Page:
2 Critical Cape Cod Geothermal Heating and Cooling Considerations

1.     Starting Costs vs. ROI

There’s no getting around it: replacing your present HVAC system with a geothermal heating and cooling system is a costly proposition. Up-front costs here in Cape Cod tend to be anywhere from $10,000 to $30,000 – or more. Lot size, site accessibility, system configuration, ground conditions, and other issues account for that. So too does the amount of excavation that has to be done and what type of ductwork modifications are necessary. And if you’re having a new home constructed? It’s not as expensive, usually, but it’ll still cost around 40 percent more than a standard-issue HVAC system will cost you.

Okay, that’s the bad news. And, yes, there is some good news. To begin with, certain incentives and rebates may be available at the federal, state and local level to assist you with installation costs. Then, too, the energy savings achievable with your new geothermal heating and cooling system will start paying back your initial investment in no time. The upshot is, you could recoup your investment in as little as four years. But be advised: Local utility rates and the end cost of your installation may slow full repayment for something like 15 years. Given that geothermal systems frequently endure for upwards of 30 or 50 years, though, you’ll still come out ahead. You just have to figure out at the start what your finances can withstand … and how patient you are.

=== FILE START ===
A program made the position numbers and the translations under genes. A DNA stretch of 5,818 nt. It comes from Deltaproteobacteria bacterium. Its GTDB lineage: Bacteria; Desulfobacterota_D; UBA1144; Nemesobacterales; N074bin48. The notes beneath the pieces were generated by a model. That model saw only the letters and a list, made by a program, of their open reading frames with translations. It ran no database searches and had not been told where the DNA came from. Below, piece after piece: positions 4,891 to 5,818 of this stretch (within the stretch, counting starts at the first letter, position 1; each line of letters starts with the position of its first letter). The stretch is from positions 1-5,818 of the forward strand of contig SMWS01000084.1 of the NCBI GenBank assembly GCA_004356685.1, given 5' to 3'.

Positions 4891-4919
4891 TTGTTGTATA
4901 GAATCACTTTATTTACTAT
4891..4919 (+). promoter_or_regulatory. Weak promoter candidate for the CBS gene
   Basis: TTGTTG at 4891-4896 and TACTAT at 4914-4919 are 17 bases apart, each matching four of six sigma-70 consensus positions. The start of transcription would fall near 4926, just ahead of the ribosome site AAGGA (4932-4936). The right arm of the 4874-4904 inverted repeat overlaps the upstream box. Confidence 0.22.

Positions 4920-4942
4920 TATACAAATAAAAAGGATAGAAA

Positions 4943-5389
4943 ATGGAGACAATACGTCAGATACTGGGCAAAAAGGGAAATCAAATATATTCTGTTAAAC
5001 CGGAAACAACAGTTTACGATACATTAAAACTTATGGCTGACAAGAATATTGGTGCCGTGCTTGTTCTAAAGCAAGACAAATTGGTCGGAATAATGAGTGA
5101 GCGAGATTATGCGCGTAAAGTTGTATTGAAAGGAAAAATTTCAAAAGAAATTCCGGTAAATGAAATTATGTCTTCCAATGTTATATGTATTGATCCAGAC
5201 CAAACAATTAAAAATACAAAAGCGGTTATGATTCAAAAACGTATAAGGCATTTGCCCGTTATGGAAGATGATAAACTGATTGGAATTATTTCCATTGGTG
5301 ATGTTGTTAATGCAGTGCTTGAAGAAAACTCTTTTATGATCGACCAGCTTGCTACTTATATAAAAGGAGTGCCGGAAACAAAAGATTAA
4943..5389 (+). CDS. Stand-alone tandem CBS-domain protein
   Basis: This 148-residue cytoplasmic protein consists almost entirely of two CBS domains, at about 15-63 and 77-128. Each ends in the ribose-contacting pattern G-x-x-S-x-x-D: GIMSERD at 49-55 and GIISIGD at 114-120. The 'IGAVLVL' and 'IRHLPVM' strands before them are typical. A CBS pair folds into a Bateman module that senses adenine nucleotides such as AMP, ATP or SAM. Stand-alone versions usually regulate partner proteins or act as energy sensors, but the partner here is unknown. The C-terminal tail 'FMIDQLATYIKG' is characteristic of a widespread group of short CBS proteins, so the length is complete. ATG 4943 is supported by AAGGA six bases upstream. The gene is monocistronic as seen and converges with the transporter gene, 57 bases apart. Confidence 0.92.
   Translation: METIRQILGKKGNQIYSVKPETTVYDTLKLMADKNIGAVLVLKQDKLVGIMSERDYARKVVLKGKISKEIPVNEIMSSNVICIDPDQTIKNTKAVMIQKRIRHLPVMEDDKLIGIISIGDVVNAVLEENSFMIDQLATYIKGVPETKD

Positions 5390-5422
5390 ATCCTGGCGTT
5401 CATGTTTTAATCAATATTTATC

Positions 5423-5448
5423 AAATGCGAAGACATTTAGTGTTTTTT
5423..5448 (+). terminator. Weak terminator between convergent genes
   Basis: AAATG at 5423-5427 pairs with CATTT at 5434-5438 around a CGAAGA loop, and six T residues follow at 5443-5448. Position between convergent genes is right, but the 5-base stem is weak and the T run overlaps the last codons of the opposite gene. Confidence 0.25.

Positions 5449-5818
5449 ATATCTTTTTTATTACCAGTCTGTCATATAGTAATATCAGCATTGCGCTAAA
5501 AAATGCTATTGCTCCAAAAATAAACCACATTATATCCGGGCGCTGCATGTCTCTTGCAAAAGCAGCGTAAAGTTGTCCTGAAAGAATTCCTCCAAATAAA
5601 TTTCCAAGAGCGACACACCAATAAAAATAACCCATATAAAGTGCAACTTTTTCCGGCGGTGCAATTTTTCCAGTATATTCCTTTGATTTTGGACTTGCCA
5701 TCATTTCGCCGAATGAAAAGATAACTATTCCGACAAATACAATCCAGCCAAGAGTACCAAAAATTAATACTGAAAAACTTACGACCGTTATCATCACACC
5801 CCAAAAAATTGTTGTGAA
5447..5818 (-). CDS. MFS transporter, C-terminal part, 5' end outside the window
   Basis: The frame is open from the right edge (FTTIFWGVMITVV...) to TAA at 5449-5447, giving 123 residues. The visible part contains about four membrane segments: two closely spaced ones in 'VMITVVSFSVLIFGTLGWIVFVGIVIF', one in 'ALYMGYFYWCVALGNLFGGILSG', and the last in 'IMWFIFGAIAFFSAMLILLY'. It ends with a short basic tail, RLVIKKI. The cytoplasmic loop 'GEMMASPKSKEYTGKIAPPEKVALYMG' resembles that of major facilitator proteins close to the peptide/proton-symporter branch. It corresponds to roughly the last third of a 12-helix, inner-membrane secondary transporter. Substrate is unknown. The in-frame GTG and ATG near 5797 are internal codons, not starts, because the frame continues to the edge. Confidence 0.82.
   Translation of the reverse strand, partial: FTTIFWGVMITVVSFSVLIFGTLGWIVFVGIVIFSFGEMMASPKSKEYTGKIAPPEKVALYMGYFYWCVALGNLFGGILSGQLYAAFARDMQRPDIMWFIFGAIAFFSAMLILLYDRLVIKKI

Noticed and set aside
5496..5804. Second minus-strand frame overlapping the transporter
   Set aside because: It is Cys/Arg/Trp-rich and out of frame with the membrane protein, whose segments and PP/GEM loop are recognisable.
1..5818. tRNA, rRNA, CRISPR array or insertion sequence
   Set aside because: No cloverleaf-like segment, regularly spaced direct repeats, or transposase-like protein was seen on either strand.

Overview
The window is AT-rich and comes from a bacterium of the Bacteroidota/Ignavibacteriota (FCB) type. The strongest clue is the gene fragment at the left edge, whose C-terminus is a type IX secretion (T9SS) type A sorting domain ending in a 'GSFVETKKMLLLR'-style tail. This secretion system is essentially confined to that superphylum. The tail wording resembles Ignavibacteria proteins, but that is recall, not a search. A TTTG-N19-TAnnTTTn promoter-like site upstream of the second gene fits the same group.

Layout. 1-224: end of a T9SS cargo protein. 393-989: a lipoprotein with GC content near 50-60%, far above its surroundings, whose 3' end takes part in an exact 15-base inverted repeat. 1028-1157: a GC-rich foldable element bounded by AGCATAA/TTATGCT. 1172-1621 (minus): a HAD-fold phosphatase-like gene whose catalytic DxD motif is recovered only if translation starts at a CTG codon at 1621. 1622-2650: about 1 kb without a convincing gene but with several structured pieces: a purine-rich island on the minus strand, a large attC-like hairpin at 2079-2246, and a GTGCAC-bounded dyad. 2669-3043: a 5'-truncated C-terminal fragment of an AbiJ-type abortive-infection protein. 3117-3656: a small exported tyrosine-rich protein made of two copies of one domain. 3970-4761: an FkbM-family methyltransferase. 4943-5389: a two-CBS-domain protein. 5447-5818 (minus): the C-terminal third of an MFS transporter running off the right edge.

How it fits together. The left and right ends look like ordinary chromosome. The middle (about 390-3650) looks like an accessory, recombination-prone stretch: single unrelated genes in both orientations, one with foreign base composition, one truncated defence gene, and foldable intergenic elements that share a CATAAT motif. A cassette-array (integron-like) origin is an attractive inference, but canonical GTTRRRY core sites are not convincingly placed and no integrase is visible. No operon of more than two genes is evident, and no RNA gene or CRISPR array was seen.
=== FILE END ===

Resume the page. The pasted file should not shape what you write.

2.     Geothermal Benefits Can Easily Offset Any Anxieties About Starting Costs

Let us itemize the most significant benefits:

  • Compared to conventional heating and cooling systems, geothermal heating and cooling could clip as much as 30 to 60 percent off your heating bills. And it could reduce your cooling costs by as much as 20 to 50 percent.
  • Geothermal systems use renewable energy – heat taken from the ground.
  • Geothermal heat pumps don’t run by combustion, so you’re not confronted with greenhouse gas emissions (carbon dioxide, carbon monoxide, etc.) and you have no fire safety or air quality concerns.
  • Because no outdoor fans or compressors are needed, geothermal heating and cooling systems run much quieter than common systems.
  • The absence of many complicated moving parts and the fact that geothermal systems are sheltered from the elements pretty much guarantee many decades of low-maintenance, top-performance use. Indoor components may last about 30 years, ground loops, about 50.

Looking for further information on any of these issues in order to make a decision about your heating and cooling options? Turn to the Cape Cod geothermal specialists at Atlantic Well Drilling. We’re eager to help, regardless of what you decide.